When Julia Lohmann set out to create an artwork for the street-level windows of the London headquarters of the Wellcome Trust, the health research foundation, she chose a classic subject: the female body. But where Lohmann broke from tradition was her medium. The German designer created her large-scale portrait of two reclining nudes using 9,000 petri dishes, each containing an image of live bacteria.
Suzanne Lee, a British fashion designer, is attempting to grow clothes. She cultivates bacteria in vats of sugary green tea and then harvests the cellulose that forms on the mixture’s surface. The durable film serves as a pleatherlike fabric.
The Italian artist Giuliano Mauri planted 80 hornbeam trees amid columns of bundled branches in Arte Sella, a sculpture garden in northern Italy. The trees inch up the columns to form Cattedrale Vegetale, a Gothic cathedral complete with naves.
All these works are prominent examples of a nascent aesthetic movement called biodesign, which integrates living things, including bacteria, plants and animals, into installations, products and artworks. “Designers and architects, more and more, want to design objects and buildings that grow by themselves,” says Paola Antonelli, design curator at the Museum of Modern Art.
Biodesign takes advantage of the “tremendous power and potential utility of organisms and their natural interaction with ecosystems around them,” says William Myers, a New York City design historian and author of the new book Bio Design: Nature + Science + Creativity. “It can be a means of communication and discovery, a way to provoke debate and explore the potential opportunities and dangers of manipulating life for human purposes.”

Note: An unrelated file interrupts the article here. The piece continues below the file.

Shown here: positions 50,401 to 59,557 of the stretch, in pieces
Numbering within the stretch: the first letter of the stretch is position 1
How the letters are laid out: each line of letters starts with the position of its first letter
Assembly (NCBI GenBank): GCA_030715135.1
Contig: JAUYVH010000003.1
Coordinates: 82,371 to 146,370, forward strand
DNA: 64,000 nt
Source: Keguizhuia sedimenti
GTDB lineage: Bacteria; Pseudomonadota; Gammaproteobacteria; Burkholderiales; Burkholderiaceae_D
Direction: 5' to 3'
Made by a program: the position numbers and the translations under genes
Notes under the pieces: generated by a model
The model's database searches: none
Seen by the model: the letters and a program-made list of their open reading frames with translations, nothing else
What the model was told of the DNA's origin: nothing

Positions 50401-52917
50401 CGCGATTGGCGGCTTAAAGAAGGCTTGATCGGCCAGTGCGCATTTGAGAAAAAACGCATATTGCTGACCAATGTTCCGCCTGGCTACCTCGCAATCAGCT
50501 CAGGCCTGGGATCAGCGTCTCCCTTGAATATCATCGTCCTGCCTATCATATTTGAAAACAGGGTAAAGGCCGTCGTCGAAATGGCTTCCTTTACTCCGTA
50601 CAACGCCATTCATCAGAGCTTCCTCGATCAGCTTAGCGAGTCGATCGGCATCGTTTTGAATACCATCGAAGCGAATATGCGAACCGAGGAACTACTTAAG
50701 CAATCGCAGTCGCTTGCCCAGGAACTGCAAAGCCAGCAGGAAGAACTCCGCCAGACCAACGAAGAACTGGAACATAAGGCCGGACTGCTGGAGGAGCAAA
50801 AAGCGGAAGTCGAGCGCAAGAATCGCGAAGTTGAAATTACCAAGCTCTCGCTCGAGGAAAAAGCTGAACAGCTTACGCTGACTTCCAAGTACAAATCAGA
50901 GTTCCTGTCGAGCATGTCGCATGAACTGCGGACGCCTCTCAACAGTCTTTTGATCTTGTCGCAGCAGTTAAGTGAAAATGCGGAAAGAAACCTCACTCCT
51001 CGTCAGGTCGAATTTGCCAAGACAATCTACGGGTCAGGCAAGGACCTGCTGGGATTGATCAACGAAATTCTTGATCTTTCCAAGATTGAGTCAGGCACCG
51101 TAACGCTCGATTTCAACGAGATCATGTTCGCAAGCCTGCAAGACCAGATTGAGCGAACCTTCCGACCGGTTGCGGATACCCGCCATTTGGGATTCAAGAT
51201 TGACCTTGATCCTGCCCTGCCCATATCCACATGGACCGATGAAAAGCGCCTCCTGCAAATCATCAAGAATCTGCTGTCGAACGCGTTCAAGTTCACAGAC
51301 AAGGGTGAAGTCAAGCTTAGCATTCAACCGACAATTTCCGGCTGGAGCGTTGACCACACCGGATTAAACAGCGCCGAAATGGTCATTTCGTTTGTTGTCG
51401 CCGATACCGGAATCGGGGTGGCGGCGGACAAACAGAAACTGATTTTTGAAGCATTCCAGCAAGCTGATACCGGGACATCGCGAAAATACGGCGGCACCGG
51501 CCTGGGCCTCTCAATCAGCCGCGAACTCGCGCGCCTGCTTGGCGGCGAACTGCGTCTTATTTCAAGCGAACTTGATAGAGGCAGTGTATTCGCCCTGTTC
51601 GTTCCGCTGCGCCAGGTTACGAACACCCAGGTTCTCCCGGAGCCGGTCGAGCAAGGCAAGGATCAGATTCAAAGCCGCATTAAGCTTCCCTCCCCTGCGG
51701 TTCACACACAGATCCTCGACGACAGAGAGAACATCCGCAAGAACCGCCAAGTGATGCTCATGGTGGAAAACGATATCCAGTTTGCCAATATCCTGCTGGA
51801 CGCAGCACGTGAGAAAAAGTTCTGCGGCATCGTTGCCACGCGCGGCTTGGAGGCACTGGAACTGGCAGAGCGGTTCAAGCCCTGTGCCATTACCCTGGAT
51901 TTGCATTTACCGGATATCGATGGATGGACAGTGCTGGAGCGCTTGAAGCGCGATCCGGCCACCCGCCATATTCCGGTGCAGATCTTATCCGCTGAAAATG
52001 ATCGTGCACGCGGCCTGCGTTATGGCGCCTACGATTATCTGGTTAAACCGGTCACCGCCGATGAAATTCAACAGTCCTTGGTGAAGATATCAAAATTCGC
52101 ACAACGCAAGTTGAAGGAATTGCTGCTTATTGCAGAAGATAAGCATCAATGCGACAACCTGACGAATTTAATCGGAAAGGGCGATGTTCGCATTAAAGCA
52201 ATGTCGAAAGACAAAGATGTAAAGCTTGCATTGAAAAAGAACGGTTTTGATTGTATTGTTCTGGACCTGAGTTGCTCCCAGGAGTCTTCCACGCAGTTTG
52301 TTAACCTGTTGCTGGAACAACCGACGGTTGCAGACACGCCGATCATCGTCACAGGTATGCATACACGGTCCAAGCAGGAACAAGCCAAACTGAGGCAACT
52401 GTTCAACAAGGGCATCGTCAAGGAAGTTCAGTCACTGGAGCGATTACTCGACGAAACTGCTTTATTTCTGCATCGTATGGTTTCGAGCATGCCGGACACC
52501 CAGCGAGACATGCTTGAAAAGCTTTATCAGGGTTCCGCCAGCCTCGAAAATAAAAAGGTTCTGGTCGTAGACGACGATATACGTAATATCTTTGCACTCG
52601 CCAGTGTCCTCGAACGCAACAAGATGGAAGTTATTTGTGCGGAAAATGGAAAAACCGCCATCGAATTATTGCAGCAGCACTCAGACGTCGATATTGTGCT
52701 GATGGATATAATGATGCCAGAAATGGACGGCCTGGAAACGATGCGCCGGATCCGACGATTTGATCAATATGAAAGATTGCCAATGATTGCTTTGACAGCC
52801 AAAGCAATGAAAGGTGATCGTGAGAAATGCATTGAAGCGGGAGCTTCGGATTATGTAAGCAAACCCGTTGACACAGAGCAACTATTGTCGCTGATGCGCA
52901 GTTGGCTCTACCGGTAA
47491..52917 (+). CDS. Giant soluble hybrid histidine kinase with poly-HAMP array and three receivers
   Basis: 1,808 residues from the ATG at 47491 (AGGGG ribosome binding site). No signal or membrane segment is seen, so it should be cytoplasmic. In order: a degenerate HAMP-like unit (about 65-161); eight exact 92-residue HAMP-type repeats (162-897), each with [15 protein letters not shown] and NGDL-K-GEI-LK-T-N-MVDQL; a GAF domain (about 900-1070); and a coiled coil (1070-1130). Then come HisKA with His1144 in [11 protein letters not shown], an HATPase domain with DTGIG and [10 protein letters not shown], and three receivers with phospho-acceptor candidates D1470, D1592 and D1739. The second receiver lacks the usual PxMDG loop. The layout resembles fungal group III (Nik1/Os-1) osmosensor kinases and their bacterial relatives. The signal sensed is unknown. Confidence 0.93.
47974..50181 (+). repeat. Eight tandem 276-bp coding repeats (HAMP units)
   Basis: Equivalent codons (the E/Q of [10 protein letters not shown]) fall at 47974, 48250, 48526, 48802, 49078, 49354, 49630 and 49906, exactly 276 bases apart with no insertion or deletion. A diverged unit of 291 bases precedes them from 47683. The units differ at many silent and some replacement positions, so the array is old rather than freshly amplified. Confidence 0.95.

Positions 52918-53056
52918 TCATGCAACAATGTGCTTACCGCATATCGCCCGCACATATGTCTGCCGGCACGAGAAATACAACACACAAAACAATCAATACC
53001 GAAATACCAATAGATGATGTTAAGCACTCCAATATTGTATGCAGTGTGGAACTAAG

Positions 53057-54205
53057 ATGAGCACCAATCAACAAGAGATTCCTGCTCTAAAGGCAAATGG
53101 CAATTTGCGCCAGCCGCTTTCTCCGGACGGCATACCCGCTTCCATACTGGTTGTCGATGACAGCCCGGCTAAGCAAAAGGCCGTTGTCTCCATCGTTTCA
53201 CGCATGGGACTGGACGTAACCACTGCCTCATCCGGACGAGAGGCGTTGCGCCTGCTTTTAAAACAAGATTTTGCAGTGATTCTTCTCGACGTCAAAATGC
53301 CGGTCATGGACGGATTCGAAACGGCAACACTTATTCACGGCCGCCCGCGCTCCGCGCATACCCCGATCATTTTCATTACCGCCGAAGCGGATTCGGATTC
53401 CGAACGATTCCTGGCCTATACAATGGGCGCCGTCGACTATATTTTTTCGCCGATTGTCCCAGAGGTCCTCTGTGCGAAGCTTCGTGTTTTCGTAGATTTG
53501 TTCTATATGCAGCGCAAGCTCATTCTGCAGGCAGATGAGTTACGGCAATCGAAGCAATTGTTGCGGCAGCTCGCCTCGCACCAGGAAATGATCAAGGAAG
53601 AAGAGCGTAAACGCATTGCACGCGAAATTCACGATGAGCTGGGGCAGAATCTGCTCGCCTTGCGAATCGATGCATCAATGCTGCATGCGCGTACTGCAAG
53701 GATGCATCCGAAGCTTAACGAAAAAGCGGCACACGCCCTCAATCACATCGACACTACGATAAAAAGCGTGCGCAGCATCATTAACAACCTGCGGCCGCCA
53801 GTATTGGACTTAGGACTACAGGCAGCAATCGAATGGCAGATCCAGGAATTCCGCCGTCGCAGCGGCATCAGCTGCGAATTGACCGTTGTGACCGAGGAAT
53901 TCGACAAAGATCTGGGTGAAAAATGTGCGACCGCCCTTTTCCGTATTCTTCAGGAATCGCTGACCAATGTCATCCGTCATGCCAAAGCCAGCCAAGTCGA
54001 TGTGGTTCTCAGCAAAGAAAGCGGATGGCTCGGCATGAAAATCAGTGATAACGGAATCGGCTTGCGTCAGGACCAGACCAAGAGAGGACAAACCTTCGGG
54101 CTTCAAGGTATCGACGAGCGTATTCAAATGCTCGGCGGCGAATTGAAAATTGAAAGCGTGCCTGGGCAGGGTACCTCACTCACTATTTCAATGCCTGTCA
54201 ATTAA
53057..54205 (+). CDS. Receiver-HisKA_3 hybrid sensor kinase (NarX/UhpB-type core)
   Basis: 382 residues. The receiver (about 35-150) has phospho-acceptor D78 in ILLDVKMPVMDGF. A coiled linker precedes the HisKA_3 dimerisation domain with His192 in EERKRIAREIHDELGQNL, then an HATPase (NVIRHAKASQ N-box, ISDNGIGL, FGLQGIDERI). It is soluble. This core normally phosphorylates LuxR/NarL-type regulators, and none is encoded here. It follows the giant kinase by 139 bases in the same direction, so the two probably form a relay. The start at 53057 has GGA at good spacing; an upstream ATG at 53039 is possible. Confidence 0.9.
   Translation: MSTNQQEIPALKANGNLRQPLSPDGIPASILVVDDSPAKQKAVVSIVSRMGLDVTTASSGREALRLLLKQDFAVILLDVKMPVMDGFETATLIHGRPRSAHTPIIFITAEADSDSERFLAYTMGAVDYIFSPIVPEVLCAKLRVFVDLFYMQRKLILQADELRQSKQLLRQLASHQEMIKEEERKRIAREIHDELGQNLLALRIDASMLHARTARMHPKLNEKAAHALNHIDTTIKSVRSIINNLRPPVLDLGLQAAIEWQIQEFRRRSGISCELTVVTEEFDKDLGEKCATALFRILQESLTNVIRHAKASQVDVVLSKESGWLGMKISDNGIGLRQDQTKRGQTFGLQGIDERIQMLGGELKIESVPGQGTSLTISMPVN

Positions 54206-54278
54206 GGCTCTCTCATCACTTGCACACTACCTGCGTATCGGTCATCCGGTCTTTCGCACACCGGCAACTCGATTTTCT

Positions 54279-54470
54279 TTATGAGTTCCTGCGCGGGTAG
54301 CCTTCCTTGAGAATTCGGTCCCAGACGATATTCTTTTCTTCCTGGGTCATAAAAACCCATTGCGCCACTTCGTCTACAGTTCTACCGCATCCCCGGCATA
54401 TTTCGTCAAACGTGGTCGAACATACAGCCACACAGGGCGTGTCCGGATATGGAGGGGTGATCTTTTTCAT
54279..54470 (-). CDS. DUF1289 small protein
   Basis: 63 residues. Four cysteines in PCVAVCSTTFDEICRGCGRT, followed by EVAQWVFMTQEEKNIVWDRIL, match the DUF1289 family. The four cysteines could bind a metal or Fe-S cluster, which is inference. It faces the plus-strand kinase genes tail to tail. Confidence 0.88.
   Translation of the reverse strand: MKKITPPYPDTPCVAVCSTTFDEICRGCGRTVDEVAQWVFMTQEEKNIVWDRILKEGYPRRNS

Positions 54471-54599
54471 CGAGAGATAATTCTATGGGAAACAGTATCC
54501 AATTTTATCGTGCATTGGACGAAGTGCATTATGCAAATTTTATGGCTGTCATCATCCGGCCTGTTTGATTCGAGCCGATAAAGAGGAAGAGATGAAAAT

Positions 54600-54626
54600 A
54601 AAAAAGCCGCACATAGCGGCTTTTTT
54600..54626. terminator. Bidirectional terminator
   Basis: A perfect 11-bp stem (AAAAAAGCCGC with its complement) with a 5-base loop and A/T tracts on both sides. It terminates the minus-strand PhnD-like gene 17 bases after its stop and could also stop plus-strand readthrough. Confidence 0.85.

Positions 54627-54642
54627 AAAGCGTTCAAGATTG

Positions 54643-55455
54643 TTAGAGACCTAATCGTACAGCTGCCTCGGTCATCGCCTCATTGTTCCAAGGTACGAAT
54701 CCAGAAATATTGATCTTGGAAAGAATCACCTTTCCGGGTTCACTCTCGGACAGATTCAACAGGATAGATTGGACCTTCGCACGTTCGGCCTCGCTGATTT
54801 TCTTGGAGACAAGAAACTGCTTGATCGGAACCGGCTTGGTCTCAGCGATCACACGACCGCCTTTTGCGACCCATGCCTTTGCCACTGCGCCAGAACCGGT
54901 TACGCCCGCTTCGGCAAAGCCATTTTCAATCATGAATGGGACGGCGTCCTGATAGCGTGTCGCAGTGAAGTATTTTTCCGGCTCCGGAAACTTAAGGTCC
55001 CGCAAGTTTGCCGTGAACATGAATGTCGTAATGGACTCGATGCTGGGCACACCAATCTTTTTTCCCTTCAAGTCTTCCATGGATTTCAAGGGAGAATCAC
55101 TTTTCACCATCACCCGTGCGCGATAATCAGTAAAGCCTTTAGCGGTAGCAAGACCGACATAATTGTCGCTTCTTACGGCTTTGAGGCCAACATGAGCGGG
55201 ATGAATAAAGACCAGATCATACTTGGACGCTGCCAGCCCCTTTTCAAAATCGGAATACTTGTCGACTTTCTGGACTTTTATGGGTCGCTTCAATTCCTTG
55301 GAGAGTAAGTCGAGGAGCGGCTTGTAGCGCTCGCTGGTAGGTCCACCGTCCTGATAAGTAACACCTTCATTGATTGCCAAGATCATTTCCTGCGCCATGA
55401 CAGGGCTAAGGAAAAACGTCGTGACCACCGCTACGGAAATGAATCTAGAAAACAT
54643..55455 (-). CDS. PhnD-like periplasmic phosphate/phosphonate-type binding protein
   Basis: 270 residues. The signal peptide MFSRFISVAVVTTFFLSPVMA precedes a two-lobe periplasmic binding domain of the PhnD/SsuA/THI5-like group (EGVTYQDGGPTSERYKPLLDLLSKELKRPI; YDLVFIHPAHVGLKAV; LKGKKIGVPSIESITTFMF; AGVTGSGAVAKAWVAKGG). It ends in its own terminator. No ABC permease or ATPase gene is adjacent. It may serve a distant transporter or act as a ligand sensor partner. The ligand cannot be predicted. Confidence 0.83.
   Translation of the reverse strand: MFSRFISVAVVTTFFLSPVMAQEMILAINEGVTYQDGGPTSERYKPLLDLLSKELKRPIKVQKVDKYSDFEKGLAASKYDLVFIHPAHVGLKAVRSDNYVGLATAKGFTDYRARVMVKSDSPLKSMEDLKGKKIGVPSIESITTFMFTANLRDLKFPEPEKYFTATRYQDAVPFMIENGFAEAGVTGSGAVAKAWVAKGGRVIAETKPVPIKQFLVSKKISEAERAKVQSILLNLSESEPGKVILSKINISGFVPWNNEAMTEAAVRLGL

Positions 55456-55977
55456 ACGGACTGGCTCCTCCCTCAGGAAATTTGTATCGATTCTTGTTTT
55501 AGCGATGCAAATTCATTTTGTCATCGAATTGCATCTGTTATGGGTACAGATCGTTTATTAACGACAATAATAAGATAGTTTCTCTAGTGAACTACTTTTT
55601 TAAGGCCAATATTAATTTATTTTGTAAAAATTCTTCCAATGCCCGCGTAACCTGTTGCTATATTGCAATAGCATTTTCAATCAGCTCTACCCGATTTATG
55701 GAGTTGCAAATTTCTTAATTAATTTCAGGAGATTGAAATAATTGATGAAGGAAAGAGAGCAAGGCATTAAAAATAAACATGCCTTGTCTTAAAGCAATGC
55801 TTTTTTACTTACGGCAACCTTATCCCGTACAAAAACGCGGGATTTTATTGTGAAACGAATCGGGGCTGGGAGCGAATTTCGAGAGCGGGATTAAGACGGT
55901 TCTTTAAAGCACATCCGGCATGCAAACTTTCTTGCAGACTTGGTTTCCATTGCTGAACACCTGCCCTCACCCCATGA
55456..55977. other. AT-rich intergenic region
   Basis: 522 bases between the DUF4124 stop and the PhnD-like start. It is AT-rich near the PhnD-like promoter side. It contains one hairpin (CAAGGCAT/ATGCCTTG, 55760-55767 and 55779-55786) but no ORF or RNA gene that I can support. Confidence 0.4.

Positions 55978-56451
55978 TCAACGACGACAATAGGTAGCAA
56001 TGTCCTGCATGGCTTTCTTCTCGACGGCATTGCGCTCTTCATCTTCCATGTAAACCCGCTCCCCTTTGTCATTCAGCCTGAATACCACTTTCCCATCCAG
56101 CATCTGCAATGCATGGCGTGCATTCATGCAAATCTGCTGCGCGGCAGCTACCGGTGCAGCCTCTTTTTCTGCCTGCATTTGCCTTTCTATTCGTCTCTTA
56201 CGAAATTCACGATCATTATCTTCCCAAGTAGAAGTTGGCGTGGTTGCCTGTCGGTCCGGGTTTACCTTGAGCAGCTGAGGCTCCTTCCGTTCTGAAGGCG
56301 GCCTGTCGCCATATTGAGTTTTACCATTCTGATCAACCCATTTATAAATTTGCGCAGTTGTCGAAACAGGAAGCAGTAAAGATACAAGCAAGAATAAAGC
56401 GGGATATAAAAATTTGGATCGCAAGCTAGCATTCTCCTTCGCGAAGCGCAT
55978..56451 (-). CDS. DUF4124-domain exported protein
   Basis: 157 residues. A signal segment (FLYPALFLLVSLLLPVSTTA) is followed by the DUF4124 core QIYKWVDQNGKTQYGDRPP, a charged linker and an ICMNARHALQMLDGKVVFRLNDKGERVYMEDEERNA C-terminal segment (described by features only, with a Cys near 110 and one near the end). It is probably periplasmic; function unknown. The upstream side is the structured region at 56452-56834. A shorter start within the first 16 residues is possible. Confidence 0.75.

Some ventures are very down-to-earth. Microbiologist Henk Jonkers at the Delft University of Technology in the Netherlands is developing self-repairing “bio-concrete”; he adds limestone-producing bacteria to cement and, over time, they fill in cracks. If adopted widely, the material could benefit the environment, since concrete production is a major source of atmospheric carbon dioxide.
Other proposals read more like science fiction. Alberto Estévez, an architect based in Barcelona, wants to replace streetlights with glowing trees created by inserting a bioluminescent jellyfish gene into the plants’ DNA.
The biodesign movement builds on ideas in Janine Benyus’ trailblazing 1997 book Biomimicry, which urges designers to look to nature for inspiration. But instead of copying living things biodesigners make use of them.
The effort brings artists and scientists together. “These novel collaborations are often joyous contaminations in which scientists feel, even just for a moment, liberated from the rigor of peer review and free to attempt intuitive leaps,” Antonelli writes in a foreword to Bio Design.
Julia Lohmann teamed up with Michael Wilson, a microbiologist at University College London Eastman Dental Institute. Wilson, who studies the bacteria that inhabit people, grew common bacteria from the female body and photographed the colonies under a microscope. Lohmann affixed these photographs to actual petri dishes and positioned each type of bacteria where it would occur on or in a woman’s body—pictures of the scalp microbe Propionibacteria, for instance, cover the head.
“The petri dish is a magnifying glass into this other world,” says Lohmann, who was inspired by the mind-bending fact that only one in ten cells in the human body is actually human. The rest are microbes. “There is so much advertising out there that tells you that all bacteria are bad, and it is simply not true. We couldn’t live without bacteria, and they couldn’t live without us,” says Lohmann. She considers her mural Co-existence to be part of the counter propaganda.